After 25 years in California, Brown, now divorced, decided to return to New Orleans. When she arrived, she was shocked to hear Wilkerson, Woodfox, and Wallace remained in Angola. “I just assumed they would have gotten out. But central command decided to use its resources to defend only the top guys. This left everybody hanging, which is why there are so many Panthers still incarcerated from that era. It was around this time when I became involved again.” Wilkerson never lost hope during the nearly three decades he spent in solitary. Instead of giving into the tragedy of his surroundings, Wilkerson fed on it like a vampire.

“I know it sounds bad but seeing them break other prisoners only made me stronger. I saw what they did to people who went insane. They had no respect for them. They might dislike you or hate you if you’re a rebel but they respect you more. But if you go insane they say, ‘We done broke him.’ That way they win and I wasn’t going to let them win.” In 1987 Wilkerson received an affidavit and notarized statement from two inmates who testified against him in the stabbing death of the Angola inmate. Both admitted they did not witness the crime and professed Wilkerson’s innocence.

Fourteen years later, after repeated attempts to clear his name, Wilkerson got his day in court. The state agreed to release Wilkerson if he pleaded guilty to conspiracy to commit murder. He refused at first, but on the urging of Woodfox and Wallace, who believed his release could only help their cases, Wilkerson reluctantly entered a guilty plea.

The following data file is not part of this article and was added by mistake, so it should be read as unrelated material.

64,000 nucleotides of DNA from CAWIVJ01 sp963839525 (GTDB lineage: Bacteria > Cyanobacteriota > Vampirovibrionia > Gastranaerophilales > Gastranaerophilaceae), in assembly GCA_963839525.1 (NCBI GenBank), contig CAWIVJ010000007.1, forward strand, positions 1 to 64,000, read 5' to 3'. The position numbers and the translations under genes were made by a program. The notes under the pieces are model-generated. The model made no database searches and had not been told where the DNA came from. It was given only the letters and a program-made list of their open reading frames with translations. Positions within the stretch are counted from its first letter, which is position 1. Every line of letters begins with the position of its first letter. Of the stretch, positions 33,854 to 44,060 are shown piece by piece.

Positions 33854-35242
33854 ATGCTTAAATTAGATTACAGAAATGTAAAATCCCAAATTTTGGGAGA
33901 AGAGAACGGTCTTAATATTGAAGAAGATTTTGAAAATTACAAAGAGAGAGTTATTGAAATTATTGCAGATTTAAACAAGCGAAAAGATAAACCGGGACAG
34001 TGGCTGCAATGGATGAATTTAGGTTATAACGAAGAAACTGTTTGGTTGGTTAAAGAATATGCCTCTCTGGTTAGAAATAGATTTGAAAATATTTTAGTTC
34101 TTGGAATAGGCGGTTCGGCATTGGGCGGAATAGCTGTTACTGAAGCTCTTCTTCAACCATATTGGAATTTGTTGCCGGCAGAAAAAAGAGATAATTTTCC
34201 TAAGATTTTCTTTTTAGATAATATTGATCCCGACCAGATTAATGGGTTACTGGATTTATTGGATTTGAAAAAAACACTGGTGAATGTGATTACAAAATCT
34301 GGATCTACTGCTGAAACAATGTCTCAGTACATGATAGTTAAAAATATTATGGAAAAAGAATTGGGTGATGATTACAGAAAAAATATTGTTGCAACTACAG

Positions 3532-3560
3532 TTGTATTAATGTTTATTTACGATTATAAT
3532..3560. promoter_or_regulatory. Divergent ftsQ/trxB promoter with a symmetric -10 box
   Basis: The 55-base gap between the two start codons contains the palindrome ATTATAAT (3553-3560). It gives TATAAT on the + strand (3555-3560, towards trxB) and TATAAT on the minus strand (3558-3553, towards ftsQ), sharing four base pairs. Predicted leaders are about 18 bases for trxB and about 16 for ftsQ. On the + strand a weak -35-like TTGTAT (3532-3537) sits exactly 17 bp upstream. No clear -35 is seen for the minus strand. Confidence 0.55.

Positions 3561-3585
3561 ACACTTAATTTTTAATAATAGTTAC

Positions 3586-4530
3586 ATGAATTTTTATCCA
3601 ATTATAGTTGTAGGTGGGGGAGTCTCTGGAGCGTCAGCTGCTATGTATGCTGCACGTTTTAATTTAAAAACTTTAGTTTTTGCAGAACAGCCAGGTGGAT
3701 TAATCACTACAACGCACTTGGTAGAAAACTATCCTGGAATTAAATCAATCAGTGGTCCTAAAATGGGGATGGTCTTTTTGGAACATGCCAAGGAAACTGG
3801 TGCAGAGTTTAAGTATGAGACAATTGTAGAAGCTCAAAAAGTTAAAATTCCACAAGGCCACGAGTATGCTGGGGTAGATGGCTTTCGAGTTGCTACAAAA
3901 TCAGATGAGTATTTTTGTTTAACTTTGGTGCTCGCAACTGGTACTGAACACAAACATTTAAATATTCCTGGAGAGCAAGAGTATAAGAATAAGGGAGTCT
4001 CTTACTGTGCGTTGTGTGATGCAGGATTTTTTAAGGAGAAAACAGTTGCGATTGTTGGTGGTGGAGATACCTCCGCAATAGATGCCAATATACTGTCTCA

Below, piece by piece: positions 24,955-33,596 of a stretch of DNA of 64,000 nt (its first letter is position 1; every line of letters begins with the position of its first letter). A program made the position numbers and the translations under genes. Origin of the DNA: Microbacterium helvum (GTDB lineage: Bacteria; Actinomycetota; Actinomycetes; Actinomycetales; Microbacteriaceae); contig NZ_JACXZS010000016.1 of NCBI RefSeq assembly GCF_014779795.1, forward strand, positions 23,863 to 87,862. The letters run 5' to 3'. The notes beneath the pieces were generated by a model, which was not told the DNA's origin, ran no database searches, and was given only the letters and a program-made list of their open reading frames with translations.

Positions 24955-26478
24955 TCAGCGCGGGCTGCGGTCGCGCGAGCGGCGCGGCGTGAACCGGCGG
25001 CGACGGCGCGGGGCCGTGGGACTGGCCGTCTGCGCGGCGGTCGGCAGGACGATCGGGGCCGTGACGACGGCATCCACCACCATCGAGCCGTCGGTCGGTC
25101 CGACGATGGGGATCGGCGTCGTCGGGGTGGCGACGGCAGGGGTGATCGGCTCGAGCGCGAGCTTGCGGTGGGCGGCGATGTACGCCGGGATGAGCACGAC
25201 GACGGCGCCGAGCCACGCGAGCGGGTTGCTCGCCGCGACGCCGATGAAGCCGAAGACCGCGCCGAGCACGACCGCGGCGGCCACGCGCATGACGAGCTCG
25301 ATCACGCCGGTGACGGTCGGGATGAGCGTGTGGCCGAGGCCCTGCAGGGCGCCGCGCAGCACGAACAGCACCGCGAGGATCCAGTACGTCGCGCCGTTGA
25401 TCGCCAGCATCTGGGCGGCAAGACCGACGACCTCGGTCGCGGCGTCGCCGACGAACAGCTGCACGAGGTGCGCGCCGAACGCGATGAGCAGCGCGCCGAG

At 4:12 p.m. on Feb. 8, 2001, Wilkerson walked out of Angola. The world he knew had disappeared; the Black Panther Party long dissolved and its legacy all but whitewashed from history. But in Wilkerson’s eyes, the struggle remained.

It would have been easy for Wilkerson to revel in his freedom, to use the 29 years he spent in solitary as an excuse to give up on the struggle. Shortly after Wilkerson was freed, he returned to Angola, the last place in the world he says he wanted to see again. But he returned because he left behind people who needed his help. The thought of abandoning the principles of the Black Panther Party never crossed his mind. What kept him sane during those years is what inspires him to fight for those still suffering.

Wilkerson now lives in a small house in Mid-City with Brown. Since his release, he has traveled the world, fighting the growing “prison industrial complex” and for the release of the wrongfully incarcerated. He speaks at colleges and universities and rallies held by Critical Resistance, an organization decided to challenge the belief that “caging and controlling people” makes the world safer. In New Orleans, he helped form the Anti-Violence Coordinating Committee to help stop violence and increase peace, using lessons from the Black Panthers who lived in New Orleans in 1970 and 1971.

“When I left Angola I said that I was free of Angola but Angola would never be free of me. I would be a thorn in its side and since that time that’s exactly what I’ve been.”


(2020/2021 Portraits)

Chronicles of Angola 3 & Kingyatta~

Stay Tuned “Remain On this Globe•Trot With Robert H. King“ He Have Much More In-Store!

His Voyage Continues......